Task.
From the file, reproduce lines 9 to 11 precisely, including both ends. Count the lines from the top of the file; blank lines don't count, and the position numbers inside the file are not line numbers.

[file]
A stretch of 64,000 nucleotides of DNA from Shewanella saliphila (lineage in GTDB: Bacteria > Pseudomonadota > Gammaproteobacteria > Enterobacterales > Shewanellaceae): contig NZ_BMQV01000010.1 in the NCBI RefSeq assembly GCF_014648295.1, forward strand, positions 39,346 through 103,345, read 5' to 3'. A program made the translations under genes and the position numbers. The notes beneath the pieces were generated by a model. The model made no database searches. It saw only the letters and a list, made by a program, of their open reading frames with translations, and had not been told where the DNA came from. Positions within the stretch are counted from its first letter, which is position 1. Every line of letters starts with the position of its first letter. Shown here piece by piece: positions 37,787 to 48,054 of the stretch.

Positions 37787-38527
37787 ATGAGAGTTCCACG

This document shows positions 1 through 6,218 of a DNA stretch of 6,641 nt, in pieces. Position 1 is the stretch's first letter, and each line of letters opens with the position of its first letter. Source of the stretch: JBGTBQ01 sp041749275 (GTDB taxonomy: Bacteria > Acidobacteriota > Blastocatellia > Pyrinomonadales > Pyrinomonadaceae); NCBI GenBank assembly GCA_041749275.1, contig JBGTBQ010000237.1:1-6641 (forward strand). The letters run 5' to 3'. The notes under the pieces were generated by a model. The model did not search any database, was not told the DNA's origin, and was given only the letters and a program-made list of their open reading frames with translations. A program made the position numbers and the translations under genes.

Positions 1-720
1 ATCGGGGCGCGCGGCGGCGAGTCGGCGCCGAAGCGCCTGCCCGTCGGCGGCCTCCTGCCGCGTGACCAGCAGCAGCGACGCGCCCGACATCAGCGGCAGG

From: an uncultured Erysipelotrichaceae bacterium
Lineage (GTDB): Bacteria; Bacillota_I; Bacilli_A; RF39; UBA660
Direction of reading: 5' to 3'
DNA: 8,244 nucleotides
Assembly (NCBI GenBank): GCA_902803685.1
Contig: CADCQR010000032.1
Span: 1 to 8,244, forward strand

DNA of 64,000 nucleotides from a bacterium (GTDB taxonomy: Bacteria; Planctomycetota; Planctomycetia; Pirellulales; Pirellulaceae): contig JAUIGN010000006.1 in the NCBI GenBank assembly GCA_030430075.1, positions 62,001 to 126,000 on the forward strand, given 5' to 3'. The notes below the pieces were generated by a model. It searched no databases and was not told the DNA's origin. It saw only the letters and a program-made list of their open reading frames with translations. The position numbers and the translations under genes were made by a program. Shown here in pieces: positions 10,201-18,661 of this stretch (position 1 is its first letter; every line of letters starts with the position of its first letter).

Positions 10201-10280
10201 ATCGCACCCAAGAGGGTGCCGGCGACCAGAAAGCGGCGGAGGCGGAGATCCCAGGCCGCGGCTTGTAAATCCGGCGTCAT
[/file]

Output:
Direction of reading: 5' to 3'
DNA: 8,244 nucleotides
Assembly (NCBI GenBank): GCA_902803685.1